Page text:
I’ve gone back and forth with Garth just getting the look on a lead character’s face just right. I kept thinking I had it and Garth was “not quite, …” and I finally sat down and sketched it nearly 10 times until I felt that I had something that fit the description Garth had given. Then I showed him and he said “That’s it. That’s Butcher.”
My philosophy with comics has always been to please three people above all. The writer, the editor and myself. I figure if those three people are happy with the work, I’ve done my job.
THE PULSE: How much freedom do you have with this series? What kind of constraints were put on you both with ‘The Boys’?
ROBERTSON: It’s a mature readers book, so Garth and I are going to be pushing things as far as they’ll let us. Garth said he’s going “Out-Preacher Preacher” and since I have more creative control and can ink my own work, I intend to top my work on Transmet. This will be the first time I can look forward to regularly inking my own work, on my characters and doing my own covers, and really setting the tone and mood for the book.
The only constraints I’ve been informed of is to be careful with the nudity.
THE PULSE: How has working on The Boys increased your creative side? Has this kind of been a real refreshing, invigorating, assignment for you to undertake?
ROBERTSON: Absolutely. I feel like I’ve been a tiger in a cage for the last few years. I believe I can finally get back on track doing the kind of work that I am passionate about. Already I can see my work flourishing with the support and enthusiasm from my editor, Ben Abernathy, who has been absolutely great to work with, Editor In Chief Scott Dunbier and my old friend, VP Hank Kanalz at Wildstorm. The kind of encouragement and freedom they’ve given me really reflects in my artwork.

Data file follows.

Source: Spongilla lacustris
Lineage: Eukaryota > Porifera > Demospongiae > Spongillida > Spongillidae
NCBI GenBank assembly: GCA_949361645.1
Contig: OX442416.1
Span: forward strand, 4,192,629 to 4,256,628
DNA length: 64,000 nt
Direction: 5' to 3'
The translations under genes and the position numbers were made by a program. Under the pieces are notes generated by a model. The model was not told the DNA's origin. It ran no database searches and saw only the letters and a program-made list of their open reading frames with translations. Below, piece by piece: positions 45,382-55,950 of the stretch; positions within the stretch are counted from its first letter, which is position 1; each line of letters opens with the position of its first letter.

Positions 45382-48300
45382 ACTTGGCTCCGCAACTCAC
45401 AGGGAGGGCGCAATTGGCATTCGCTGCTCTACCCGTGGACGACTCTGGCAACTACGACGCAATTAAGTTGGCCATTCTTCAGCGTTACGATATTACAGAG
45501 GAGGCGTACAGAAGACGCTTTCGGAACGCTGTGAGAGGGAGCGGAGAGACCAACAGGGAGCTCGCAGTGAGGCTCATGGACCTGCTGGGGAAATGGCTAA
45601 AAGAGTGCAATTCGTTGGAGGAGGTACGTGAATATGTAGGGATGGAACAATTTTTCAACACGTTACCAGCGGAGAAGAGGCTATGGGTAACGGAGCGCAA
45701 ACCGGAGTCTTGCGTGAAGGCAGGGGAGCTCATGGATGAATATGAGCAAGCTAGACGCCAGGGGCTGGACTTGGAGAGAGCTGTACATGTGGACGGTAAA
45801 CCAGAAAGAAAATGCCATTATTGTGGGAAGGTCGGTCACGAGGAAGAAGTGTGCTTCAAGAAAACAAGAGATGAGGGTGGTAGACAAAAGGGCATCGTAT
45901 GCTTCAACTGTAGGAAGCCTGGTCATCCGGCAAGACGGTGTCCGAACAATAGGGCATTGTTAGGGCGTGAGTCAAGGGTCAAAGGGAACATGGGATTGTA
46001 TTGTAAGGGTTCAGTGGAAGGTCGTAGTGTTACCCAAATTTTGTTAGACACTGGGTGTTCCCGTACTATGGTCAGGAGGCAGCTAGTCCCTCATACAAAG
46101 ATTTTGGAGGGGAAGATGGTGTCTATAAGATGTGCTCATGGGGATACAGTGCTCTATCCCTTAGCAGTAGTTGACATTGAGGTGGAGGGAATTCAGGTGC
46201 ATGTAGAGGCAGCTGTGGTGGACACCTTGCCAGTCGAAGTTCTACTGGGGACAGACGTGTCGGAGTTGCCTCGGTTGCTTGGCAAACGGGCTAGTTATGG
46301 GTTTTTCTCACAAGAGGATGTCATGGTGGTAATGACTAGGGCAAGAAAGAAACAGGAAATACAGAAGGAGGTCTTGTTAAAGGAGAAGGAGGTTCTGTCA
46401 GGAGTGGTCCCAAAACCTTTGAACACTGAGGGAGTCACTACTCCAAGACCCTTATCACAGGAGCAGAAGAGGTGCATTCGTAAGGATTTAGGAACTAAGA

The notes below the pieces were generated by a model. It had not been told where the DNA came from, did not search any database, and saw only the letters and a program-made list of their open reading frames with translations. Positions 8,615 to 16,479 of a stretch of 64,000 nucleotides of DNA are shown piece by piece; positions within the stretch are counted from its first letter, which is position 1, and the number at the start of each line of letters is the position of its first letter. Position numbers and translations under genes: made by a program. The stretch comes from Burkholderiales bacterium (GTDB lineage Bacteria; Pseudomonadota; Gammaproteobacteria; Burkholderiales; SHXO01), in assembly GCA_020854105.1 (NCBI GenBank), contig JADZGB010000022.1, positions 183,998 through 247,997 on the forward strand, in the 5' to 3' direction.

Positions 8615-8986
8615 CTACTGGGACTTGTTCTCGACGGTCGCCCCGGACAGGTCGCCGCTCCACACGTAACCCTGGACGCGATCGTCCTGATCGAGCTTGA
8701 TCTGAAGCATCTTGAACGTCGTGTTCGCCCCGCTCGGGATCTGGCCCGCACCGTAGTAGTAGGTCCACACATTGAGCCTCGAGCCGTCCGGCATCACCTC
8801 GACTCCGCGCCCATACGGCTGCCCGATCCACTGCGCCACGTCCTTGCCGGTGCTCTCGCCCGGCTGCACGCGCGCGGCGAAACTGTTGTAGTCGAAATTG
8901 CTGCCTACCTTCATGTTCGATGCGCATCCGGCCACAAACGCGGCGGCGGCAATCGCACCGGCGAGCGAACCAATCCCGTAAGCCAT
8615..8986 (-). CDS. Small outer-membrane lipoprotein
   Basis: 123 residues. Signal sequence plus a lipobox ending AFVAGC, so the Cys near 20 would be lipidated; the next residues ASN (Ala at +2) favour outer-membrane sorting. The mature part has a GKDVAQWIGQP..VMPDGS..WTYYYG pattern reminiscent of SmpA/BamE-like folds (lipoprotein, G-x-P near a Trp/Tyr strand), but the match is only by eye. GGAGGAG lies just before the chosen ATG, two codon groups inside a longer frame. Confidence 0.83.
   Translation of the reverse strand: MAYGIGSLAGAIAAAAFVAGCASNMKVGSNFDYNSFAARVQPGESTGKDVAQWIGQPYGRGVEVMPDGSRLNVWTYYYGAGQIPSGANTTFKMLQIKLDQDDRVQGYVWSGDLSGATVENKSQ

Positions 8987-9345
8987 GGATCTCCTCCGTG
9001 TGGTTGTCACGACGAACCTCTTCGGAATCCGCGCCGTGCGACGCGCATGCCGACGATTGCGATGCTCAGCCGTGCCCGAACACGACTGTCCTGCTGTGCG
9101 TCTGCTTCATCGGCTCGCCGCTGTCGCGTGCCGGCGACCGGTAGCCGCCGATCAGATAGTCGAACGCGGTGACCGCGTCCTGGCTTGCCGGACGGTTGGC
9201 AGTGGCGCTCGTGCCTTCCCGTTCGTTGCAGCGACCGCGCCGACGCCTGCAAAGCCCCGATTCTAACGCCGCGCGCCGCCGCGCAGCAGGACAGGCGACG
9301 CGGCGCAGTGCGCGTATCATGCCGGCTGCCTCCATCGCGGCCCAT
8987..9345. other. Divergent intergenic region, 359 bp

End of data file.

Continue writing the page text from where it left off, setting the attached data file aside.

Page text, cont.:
Creatively, Transmetropolitan was such a great experience, and constantly under the gun at Marvel I found myself longing for the days of creator owned, creator controlled comics with a real bite. I missed having input in decisions and being listened to when I had ideas.
You know the old saying about too many cooks in the kitchen ruining the soup? When the direction changed at Marvel, I found myself longing to do something original again with fewer cooks in my kitchen.
That’s what I’m known for, what I’m good at and that’s what I am enthusiastically returning to.
THE PULSE: When is the first issue of The Boys coming out?
ROBERTSON: October of 2006!
THE PULSE: What, if anything, else are you working on? You seem to have your creative hand in a few pools sometimes.
ROBERTSON: For the first time in my career, I am devoted to only one thing: This book. When I have the first arc completed and the book well on track, I may start pitching some more creator owned ideas with writers I have wanted to work with that aren’t mainstream names yet, like Adam Mortimer and Gary Whitta.
The Boys makes its debut this October from Wildstorm.http://www.comicon.com/cgi-bin/ultimatebb....c;f=36;t=000723